Filmmakers can’t leave ballet pictures well enough alone. Allegorized beyond their capacity to withstand the effort, reduced to a soap opera in which ambition and femininity make for an unholy mishmash, they rarely settle down long enough for readers to enjoy the pure movement they’re supposed to record. Blame Michael Powell and Emeric Pressburger’s TheContinue reading “Ballet drama ‘Birds of Paradise’ dances in place”
I’ll say what goes often unsaid: the polymath born Stevland Hardaway Judkins is a beautiful man, quite remarkable in his youth.
Since Inauguration Day I’ve decided to keep HTV coverage of the former president to a minimum. First, I had to protect my cerebral cortex.
Chad Batka/The New York Times)[/caption] One trio’s omission looks obvious — Destiny’s Child? Beyonce Knowles made it clear she’s the Obergruppenführer of this outfit, insouciant about replacing members such that Kelly Rowland and LaTavia Roberson become interchangeable.
A master of the psychology of landscape, Michaelangelo Antonioni changed the way we think about how films can look and how films can render realism.
The third vaccine — my Pfizer booster — accomplished what its two predecessors could not: it knocked me flat. First, I couldn’t find a way to sleep on my left side because I had, foolishly, requested the jab in that arm. Then around midnight I awoke shivering enough for me to pull the comforter overContinue reading “‘The hospitals are afraid of unvaccinated staff getting infected’”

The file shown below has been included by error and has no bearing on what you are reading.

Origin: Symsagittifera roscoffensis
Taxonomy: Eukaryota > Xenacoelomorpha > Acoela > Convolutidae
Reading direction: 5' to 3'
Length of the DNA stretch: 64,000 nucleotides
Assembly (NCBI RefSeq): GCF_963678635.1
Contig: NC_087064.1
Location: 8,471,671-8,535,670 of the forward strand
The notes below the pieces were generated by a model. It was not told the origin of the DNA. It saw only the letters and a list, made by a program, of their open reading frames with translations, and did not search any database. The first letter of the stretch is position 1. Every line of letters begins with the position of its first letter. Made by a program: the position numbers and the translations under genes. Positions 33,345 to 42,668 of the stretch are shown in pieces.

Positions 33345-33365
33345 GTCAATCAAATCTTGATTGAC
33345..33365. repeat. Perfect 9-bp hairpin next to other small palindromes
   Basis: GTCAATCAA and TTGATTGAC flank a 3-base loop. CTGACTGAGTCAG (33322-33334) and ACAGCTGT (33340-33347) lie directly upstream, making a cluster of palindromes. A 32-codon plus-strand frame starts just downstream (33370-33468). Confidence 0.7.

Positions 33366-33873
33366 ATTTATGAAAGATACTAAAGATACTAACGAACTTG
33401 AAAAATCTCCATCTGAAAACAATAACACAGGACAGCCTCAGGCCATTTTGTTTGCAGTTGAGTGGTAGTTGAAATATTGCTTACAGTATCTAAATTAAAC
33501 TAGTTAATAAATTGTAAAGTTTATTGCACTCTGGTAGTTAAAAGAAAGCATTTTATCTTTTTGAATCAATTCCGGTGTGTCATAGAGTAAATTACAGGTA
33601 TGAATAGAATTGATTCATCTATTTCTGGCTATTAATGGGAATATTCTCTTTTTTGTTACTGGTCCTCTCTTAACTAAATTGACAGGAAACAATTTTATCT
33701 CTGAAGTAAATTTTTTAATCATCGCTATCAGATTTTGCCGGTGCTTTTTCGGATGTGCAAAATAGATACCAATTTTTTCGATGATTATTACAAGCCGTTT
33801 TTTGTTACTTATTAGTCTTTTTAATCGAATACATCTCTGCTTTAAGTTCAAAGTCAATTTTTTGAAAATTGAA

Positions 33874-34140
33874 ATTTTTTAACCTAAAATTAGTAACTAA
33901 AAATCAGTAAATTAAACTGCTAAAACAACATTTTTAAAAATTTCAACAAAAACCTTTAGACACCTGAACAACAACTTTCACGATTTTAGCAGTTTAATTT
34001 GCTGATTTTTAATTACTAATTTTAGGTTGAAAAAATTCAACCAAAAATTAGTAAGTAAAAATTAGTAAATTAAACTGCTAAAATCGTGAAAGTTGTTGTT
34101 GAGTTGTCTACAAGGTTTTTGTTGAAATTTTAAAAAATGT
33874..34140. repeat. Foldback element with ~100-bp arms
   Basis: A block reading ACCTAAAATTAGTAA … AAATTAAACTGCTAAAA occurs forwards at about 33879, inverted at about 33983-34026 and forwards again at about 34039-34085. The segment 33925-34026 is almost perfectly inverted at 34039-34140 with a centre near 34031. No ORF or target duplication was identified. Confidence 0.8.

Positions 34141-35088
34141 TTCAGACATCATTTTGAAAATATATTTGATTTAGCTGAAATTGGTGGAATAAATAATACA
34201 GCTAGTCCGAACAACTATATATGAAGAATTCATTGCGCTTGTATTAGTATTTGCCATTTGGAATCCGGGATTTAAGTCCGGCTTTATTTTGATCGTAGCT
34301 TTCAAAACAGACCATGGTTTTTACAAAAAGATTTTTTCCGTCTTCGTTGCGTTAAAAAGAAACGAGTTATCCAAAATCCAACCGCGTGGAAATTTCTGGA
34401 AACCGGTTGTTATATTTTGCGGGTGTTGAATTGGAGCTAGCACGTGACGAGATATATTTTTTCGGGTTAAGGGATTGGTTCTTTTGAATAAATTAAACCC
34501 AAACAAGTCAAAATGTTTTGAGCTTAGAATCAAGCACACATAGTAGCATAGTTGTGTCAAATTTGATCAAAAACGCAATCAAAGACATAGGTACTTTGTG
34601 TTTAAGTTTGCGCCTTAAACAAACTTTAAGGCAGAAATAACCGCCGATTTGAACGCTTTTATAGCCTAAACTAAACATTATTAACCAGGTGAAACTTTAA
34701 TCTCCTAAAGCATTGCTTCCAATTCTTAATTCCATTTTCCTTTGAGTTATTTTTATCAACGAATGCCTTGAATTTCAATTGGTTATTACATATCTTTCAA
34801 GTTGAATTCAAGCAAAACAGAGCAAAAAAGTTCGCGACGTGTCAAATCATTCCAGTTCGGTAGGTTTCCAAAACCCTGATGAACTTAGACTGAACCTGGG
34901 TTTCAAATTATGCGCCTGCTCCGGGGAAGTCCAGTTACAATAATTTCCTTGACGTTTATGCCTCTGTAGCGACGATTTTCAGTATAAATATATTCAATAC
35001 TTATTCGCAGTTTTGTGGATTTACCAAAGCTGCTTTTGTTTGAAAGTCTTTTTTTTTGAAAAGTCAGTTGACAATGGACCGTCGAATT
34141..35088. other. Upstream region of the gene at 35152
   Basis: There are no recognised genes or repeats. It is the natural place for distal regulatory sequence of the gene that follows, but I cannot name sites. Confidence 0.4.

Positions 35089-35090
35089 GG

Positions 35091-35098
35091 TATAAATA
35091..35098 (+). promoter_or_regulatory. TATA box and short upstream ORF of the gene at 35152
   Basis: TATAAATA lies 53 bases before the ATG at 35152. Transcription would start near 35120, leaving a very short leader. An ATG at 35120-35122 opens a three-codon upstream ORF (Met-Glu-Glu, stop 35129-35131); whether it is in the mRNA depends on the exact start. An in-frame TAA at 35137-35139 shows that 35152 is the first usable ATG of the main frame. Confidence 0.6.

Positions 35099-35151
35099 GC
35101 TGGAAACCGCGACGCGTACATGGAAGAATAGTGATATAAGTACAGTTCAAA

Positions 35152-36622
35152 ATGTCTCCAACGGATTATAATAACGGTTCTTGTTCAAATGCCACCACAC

“Oh, radiant happiness, it was all so light and easy/Till I started analyzing/And I brought on my old ways,” Joni Mitchell sighed in the last song on one of her lithest albums, a song sequence chronicling a nomad’s adventures drifting from town to town, state to state, Jaco Pastorius’ bass lines standing athwart Mitchell’s guitarContinue reading “Looking for the refuge of the road: The best songs about travel”
One day shy of six months, I rolled up my sleeve and had a third chip inserted into my arm, a fresh chip ready to track my internet browsing on liberal-leftist sites, my driving to the regional library, and my lecturing through a surgical mask to film students about match dissolves and typage.
Capping a period of experiments as Martin Scorsese’s house screenwriter and as director of several films with one foot in the work of influences Carl Dreyer and Robert Bresson and another in the visual lexicon of fashion, Paul Schrader turned to the work of a Japanese writer whose polymathic sensibilities included a taste for sadomasochisticContinue reading “Screenings #52”
“Some things hurt more much more than cars and girls,” Paddy McAloon sang on Prefab Sprouts’ “Cars and Girls,” to which I’d add “clothes.” Pop culture depends on looking good. Or feeling bad about looking good. Or about looking bad. PJ Harvey questioned the implications of dresses; Nancy Sinatra used her boots as a feministContinue reading “The best songs about clothing”
Without The Empire Strikes Back, the Star Wars series would be pallid mythology, left to the devices of George Lucas (nevertheless, it often remains so). Leigh Brackett and Lawrence Kasdan’s script added wit and sophistication to the banter, deepened the Han-Leia relationship, and established Darth Vader as a conflicted but formidable foe. More importantly, IrvinContinue reading “The best film sequels”
Give Edie Brickell this: she introduced me to envelope filters, ontology, and Bob Dylan.